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ones with a stuffed giraffe poking its neck through the floor.) One of the points of Overbooked is that cities with the most successful tourism plan for the people who live there, and any added infrastructure is built to be accessible to all. Paris’ public bike system is clearly a hit with the locals, who cruise from one arrondissement to another on the sturdy frames all day long, silk scarves streaming behind them and front baskets overflowing with fresh baguettes. Abandoning the grandparents and kids to each other one afternoon, my husband and I rented a pair at one of the kiosks pas de problème and rode to the Eiffel Tower along a well-marked bike route. Though apparently bus drivers also like to use this lane, too, which gave me occasion to use the filthy French I’ve been saving up all these years. On another note, I’m so pleased to see on the Savannah Bicycle Campaign’s new bike map that our city plans to offer several more public bike outposts around the historic district. That isn’t to say that Parisians don’t have their issues, and they aren’t afraid to march about them. A 20,000 person demonstration against President Hollande’s labor reforms at the Place de Bastille near our metro stop closed down the streets for hours as gerdarmerie in

A word on multi-generational travel: It can be hard to herd everyone at the same pace, especially when the spry septuagenarians forge forth and the teenagers trail behind with their faces in their phones. full riot gear directed traffic. Several more protests cropped up during the week, and the French Robocops gave them a wide but impenetrable berth when we tried to look on. But even with a recent garbage strike, there was still way less litter on the streets of Paris than the gauntlet of discarded fastfood bags along Abercorn. And the only shots fired were by feet at goalposts. The less demonstrative locals appeared to take it all in stride as they lounged in the cafés in those pretty cane chairs, smoking hand rolled cigarettes and rolling their eyes over Brexit. I mean, these are the people who perfected the art of blasé, although I noticed with great consternation that the chic-est among them paired their tailored frocks with Adidas sneakers. Underneath the jaded façade, I found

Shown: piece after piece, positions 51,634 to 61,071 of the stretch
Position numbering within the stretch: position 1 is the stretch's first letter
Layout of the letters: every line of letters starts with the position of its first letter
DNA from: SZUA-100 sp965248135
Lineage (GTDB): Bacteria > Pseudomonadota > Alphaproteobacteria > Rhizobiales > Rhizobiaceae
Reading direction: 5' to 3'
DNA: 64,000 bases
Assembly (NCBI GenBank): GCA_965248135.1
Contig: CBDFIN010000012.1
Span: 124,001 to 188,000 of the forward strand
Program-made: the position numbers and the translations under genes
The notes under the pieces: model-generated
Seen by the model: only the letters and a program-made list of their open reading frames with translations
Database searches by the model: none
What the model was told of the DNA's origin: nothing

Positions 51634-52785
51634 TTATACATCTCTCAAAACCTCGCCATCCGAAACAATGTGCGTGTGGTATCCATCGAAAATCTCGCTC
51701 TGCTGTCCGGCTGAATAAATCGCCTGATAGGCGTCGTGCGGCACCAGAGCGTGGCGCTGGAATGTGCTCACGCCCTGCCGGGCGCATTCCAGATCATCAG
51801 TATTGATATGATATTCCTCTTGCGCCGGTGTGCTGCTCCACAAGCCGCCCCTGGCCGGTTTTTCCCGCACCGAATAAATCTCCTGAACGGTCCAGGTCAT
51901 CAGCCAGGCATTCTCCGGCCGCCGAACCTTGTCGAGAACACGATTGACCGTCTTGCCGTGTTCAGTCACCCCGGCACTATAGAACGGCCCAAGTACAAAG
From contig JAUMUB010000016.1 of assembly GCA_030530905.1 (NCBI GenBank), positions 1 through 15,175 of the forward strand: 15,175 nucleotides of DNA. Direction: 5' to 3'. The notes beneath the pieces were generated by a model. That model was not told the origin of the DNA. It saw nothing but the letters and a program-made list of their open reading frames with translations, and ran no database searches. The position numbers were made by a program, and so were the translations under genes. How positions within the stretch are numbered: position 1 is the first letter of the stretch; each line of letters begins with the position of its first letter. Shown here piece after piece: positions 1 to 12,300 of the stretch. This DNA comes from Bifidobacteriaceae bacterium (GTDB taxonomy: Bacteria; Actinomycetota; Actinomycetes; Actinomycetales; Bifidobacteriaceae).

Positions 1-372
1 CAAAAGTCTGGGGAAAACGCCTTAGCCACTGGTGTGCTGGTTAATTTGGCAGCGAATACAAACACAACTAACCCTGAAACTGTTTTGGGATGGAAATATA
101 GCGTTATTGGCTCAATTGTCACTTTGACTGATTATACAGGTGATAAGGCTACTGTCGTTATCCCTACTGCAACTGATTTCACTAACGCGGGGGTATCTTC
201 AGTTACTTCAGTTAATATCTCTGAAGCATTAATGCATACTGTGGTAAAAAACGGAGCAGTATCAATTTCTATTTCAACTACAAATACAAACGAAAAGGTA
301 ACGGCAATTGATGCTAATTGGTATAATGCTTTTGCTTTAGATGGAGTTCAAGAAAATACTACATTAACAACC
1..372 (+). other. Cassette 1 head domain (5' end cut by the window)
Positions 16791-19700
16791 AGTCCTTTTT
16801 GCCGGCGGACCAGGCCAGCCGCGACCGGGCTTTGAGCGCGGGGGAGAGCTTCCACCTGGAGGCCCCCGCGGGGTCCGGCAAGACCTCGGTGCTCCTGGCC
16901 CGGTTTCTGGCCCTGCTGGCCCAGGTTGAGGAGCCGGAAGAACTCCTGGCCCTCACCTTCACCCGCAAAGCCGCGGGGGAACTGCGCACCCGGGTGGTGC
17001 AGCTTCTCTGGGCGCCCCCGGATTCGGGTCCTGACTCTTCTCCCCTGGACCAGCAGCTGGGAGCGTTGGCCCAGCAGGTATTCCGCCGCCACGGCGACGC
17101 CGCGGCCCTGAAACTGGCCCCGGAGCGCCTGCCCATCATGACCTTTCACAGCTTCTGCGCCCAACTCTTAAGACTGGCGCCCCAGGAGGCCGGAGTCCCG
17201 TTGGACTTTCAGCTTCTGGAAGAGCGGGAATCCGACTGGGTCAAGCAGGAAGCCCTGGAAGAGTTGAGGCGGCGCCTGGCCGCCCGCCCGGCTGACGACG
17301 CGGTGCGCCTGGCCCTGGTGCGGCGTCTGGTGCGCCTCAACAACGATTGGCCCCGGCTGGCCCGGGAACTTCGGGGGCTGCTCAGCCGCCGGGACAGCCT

that Parisians are a generous lot, eager to share their pride of place as well as food and drink. (Kind of like Southerners, though I don’t see that kiss-on-bothcheeks thing happening around here.) My brother had the good fortune to marry a gorgeous French woman a few years ago, and we spent an afternoon just beyond la peripherie of the city in her mother’s glorious garden with our extended family and friends, savoring saucisson and more rosé (Savannah’s Best Sommelier Jason Restivo promised me back in May that the whole world is drinking pink wine right now, and he was right!) Yet even on another continent, my own city was never far from my over-stimulated mind. Surrounded by centuries stacked around a city bustling with people working

and living, I couldn’t help but see shades of Savannah everywhere: Sitting in the grass of the Place de Vosges, the oldest planned square in Paris bordered by fabulous homes built for the friends of Henri IV. Peeking through wrought iron gates to glimpse secret jardins or hanging laundry. Looking out onto the steeples and skyscrapers from the roof of the ultra-modern Centre de Pompidou and sensing that past, present and possibility somehow can exist at once. Even Le Marais translates as “the marsh.” My provincial perspective was surely boosted by the sight of actual other Savannahians: One magical evening, just after the nightly sparklefest at Le Tour Eiffel, we ran into Geoff Repella with partner Warren Bimblick and daughter Grace. Later in the trip we took the fast train to Provence, where the SCAD family welcomed us to its magnifique Lacoste campus, housed in a mountainside medieval village with its own chateaux and rosé vintage, the bee flag flying above the lavender fields. So maybe the French connection isn’t so far-fetched, and when it comes to a blueprint for a wondrous destination that gets it right, we’ll always have Paris. Still, it was nice to get back to the real marsh, where ordering ice in your wine isn’t such a faux pas. I guess it’s true that there’s no place like home—or your own bed. cs